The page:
ALAMEDA (CBS SF) — Alameda, Santa Cruz and Solano counties were elevated to the less restrictive Red Tier Monday, allowing their struggling restaurants to offer limited indoor dining and clearing the way for fans to be in the stands when the Oakland A’s begin regular season play.

For counties in the Red Tier, indoor restaurant dining rooms and movie theaters can reopen at 25% capacity or up to 100 people, whichever is fewer. Gyms and dance and yoga studios can open at 10% capacity. Museums, zoos and aquariums can open indoor activities at 25% capacity.

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Prep sports can also can finally get underway and schools can reopen under the state restrictions.

Meanwhile with Alameda now in the Red Tier, fans will be allowed at 20% capacity at A’s games.

Berkeley Mayor Jesse Arreguín immediately issued a statement calling for his city’s schools to reopen.

“The shift into the Red Tier means that Berkeley’s public schools can, and should, reopen safely and successfully,” he said. “Based on the guidelines developed by the California Department of Public Health, schools located in a Red Tier jurisdiction are eligible to safely reopen for in-person instruction. The authority to reopen schools rests with the Berkeley Unified School District, and I strongly encourage the District to welcome students, teachers, and staff back into the physical classroom.”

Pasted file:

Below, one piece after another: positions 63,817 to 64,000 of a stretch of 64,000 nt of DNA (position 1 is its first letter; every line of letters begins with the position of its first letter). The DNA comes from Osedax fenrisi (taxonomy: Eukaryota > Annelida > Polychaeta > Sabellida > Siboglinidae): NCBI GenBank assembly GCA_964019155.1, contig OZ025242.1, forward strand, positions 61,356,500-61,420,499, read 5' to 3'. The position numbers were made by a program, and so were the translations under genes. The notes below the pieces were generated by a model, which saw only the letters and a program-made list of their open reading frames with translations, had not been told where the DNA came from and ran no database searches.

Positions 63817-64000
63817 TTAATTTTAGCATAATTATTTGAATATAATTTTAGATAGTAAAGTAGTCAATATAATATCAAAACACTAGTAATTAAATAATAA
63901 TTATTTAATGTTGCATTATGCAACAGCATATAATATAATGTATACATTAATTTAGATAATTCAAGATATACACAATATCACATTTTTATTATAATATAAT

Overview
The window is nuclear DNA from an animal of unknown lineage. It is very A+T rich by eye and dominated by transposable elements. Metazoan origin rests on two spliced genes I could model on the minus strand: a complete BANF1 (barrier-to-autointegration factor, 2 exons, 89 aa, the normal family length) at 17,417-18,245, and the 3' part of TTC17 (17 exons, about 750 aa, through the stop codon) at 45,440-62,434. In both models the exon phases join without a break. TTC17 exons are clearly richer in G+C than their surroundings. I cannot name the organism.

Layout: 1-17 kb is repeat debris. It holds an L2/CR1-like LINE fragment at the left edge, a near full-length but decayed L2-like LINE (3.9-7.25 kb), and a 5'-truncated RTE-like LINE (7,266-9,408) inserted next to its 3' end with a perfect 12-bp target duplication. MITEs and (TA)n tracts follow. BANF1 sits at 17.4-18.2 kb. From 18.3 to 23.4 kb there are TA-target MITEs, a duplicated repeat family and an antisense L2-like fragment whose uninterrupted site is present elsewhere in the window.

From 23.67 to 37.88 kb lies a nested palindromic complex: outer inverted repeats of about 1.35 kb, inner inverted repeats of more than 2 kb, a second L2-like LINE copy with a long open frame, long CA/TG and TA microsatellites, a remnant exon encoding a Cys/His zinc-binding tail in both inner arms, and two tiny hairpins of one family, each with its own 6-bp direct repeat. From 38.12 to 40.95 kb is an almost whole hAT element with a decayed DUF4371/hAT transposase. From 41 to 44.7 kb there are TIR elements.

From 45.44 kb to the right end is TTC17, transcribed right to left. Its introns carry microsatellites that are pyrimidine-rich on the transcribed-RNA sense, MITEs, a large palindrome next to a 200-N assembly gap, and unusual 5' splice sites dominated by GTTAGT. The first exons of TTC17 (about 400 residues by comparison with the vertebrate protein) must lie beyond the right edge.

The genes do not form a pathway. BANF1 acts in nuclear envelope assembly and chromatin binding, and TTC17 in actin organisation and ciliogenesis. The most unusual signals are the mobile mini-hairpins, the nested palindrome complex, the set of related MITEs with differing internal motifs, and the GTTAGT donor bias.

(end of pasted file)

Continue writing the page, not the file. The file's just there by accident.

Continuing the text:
For the last two weeks, Alameda County has been within the state guidelines to be elevated from Purple to the Red Tier.

New COVID cases are 6.3 per 100,000 residents, below the state mandate for movement of 7 cases. The positively rate has dropped to 2.4 percent well below the 8 percent state mandate.

“We’re finally going to get back to some normalcy,” Alameda Theater and Cinema Grill owner Kyle Conner told KPIX 5 in anticipation of the announcement. “It’ll be a journey. Got to gear up all the staffing.”

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During the pandemic theater shutdown stemming back nearly a year, Conner has been operating a widely popular weekend drive-in movie venue at the former Alameda Naval Air Station. He plans to keep the drive-in operating at last until May.

As his indoor theater reopens, he faces a dilemma. Since the pandemic began, studios have reduce their releases and also went to a streaming strategy.

“The second part is there’s got to be movies to play,” he said. “And right now, there’s not a lot of movies to play.”

“The sad thing is,” he continued, “I think we’ll probably lose more money opening then staying close for the first 4 to 6 months because of the 25% capacity.”

But there is also a mix reaction to reopenings. Many feel it is too soon.

“I’m not ready to put myself at risk at this point,” said Toni Bonde.

The feeling was the same for Claire Bonde.

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“Once everybody has their mask off and we’re in an enclosed space, I’m not ready yet,” Bonde said. “More people will need to be vaccinated before that’s okay with me.”